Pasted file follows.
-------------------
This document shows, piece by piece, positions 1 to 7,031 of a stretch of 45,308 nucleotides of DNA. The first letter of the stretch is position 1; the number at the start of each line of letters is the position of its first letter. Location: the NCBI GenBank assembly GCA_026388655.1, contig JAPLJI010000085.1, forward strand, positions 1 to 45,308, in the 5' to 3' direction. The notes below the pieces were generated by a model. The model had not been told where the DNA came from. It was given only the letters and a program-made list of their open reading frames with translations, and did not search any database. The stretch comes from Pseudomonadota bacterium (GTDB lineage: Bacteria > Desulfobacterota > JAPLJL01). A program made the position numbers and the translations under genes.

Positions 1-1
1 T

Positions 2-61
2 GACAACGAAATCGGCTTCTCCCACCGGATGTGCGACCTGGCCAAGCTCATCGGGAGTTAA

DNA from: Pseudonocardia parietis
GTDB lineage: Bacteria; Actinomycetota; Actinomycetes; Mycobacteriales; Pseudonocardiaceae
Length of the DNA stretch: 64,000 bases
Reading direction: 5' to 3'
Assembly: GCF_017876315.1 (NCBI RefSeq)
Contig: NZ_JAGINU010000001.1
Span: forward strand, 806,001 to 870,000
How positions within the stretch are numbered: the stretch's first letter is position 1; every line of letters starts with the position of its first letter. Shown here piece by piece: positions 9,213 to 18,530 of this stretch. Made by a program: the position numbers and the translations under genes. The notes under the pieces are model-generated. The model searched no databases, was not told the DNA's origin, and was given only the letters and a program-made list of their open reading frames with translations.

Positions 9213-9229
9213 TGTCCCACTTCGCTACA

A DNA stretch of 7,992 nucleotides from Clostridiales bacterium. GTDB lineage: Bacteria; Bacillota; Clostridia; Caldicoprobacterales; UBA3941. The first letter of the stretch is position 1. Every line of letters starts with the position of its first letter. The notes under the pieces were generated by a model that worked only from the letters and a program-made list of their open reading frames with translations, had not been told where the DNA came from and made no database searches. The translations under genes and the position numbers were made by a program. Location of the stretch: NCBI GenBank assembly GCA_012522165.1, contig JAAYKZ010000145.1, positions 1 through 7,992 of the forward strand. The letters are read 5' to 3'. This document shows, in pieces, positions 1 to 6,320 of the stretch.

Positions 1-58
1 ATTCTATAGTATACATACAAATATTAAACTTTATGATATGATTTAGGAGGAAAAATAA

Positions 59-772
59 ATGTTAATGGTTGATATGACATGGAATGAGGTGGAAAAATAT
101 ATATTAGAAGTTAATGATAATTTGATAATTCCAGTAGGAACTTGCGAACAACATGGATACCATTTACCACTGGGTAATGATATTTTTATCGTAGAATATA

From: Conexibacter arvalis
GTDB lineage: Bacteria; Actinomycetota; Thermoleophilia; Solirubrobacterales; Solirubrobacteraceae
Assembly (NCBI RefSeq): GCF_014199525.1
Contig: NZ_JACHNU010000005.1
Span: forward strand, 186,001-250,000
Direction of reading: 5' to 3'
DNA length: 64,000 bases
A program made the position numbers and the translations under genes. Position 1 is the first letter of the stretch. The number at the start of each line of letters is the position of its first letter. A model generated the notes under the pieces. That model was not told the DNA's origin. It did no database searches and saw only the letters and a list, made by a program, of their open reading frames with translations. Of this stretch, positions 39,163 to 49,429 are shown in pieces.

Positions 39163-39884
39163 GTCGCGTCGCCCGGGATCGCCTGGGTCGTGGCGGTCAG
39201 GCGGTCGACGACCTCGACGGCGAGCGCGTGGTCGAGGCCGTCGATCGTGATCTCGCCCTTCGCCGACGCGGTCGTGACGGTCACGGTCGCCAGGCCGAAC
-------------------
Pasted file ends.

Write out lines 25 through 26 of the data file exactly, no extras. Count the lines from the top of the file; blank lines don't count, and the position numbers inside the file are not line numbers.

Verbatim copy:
Contig: NZ_JACHNU010000005.1
Span: forward strand, 186,001-250,000